Parents of terminally ill baby lose European court appeal
European judges yesterday rejected an appeal by Chris Gard and Connie Yates to intervene in their case so that doctors would have to continue life-sustaining treatment for ten-month-old Charlie.
A spokeswoman for Great Ormond Street Hospital for Children in London, which has been treating Charlie, acknowledged his parents would find Tuesday’s news upsetting.
“Charlie’s parents also asked the courts to consider whether it would be in the best interests of their son to undergo experimental treatment in the USA”.
A well-wisher called Mike Dutton donated £10 more than two hours after Strasbourg judges announced their decision. As the parents explained in their fundraising efforts, the therapy is an oral medication that provides Charlie with naturally occurring compounds that his body is not able to produce.
Lawyers, who represented Charlie’s parents for free, said Mr Justice Francis had not given enough weight to Charlie’s human right to life.
She has thanked “everyone who has supported us”, said their faith in humanity had been restored and added: “We will always be eternally grateful, whatever the outcome for Charlie”. The hospital was backed by the High Court, and the Court of Appeal and Supreme Court upheld the ruling.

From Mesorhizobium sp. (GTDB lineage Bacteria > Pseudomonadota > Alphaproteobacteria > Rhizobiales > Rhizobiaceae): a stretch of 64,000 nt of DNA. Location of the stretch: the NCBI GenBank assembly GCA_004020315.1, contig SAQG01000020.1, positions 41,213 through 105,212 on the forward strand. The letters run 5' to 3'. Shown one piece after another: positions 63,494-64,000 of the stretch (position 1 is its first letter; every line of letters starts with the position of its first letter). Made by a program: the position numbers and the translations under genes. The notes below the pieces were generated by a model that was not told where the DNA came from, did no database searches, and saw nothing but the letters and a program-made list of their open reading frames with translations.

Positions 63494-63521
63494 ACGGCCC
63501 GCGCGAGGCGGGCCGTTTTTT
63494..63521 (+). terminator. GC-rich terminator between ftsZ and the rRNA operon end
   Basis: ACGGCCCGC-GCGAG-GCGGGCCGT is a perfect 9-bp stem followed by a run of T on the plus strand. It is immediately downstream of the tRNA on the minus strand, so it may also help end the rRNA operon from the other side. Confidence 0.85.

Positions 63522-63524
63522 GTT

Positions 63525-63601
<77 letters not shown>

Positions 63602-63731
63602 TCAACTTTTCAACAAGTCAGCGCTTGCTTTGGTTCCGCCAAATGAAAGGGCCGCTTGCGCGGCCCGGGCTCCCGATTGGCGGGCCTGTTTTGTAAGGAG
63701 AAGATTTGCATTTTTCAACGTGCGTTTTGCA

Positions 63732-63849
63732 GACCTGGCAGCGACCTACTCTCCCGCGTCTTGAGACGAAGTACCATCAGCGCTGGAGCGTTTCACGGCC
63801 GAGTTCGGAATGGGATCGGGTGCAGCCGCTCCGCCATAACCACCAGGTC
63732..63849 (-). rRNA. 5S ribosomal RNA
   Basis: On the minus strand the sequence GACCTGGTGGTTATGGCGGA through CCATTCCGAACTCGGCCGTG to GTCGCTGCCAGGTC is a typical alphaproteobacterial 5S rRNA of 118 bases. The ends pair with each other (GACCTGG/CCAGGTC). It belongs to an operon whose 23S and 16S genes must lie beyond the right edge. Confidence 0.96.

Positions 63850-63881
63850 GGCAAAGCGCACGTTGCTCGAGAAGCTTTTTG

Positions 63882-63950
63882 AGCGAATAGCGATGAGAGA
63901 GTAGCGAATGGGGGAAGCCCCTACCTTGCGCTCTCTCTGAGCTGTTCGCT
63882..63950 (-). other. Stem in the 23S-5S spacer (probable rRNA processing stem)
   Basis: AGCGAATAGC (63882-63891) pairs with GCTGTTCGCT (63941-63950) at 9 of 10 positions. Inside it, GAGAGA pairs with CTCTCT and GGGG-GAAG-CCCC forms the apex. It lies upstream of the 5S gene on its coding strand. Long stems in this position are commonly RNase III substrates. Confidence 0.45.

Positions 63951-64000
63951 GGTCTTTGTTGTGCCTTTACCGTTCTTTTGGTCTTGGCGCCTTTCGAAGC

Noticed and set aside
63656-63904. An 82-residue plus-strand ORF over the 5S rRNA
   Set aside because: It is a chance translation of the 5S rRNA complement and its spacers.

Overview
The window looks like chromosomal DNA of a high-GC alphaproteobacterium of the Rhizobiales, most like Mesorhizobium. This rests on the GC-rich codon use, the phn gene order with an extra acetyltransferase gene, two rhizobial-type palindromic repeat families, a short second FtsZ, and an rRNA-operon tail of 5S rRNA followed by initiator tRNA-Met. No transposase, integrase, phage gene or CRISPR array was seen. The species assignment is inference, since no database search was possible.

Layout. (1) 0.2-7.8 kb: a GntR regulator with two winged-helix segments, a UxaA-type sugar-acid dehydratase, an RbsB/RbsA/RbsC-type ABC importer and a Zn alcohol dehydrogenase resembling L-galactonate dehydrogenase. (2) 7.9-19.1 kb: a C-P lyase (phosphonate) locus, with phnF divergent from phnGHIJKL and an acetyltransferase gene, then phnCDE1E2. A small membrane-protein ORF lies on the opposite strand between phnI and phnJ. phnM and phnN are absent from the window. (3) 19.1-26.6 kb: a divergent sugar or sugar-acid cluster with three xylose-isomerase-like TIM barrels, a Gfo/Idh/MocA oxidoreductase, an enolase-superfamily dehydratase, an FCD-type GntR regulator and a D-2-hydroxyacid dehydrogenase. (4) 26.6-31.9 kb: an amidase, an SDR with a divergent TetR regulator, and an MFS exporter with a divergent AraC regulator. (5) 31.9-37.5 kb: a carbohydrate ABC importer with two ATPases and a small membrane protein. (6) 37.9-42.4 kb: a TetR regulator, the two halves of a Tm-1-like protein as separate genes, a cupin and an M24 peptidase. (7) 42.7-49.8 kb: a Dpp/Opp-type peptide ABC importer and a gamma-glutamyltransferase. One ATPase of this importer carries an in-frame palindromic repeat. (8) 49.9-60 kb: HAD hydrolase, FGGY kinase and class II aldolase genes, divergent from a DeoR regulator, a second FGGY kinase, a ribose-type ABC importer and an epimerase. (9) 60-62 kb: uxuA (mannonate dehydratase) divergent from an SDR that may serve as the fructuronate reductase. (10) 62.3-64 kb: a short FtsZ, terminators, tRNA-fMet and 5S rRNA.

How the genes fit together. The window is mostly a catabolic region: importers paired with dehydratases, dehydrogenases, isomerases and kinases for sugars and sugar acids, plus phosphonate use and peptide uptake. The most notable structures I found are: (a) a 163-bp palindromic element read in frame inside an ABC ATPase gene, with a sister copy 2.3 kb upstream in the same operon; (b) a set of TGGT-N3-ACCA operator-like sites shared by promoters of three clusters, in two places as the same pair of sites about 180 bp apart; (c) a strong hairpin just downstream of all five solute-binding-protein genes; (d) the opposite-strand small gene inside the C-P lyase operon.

Charlie’s parents had previously seen a Supreme Court challenge to continue Charlie’s life support fail.
Charlie’s parents had hoped to take their son to the United States where a doctor had agreed to carry out an experimental treatment called nucleoside bypass therapy.
“Today’s decision by the European Court of Human Rights marks the end of what has been a very hard process and our priority is to provide every possible support to Charlie’s parents as we prepare for the next steps”.
“There will be no rush by Great Ormond Street hospital to change Charlie’s care and any future treatment plans will involve careful planning and discussion”.
According to bioethicist Julian Savulescu of the Oxford Uehiro Centre for Practical Ethics, the experimental therapy offers a very small chance of some improvement.
Chris Gard and Connie Yates have now lost their final legal bid to take their son to the U.S. for treatment.
In fact, it has never been used to treat this form of mitochondrial DNA depletion syndrome, according to the British ruling, though it has proved beneficial to patients with a different form of the disease.
The ECHR noted the “sensitive” nature of the case, but in its ruling said: “The domestic court decisions had been meticulous, thorough and reviewed at three levels of jurisdiction with clear and extensive reasoning giving relevant and sufficient support for their conclusions”.
Keeping Charlie alive is likely to be exposing him to “pain, suffering and distress” and the treatment has “no prospects of success”, judges said.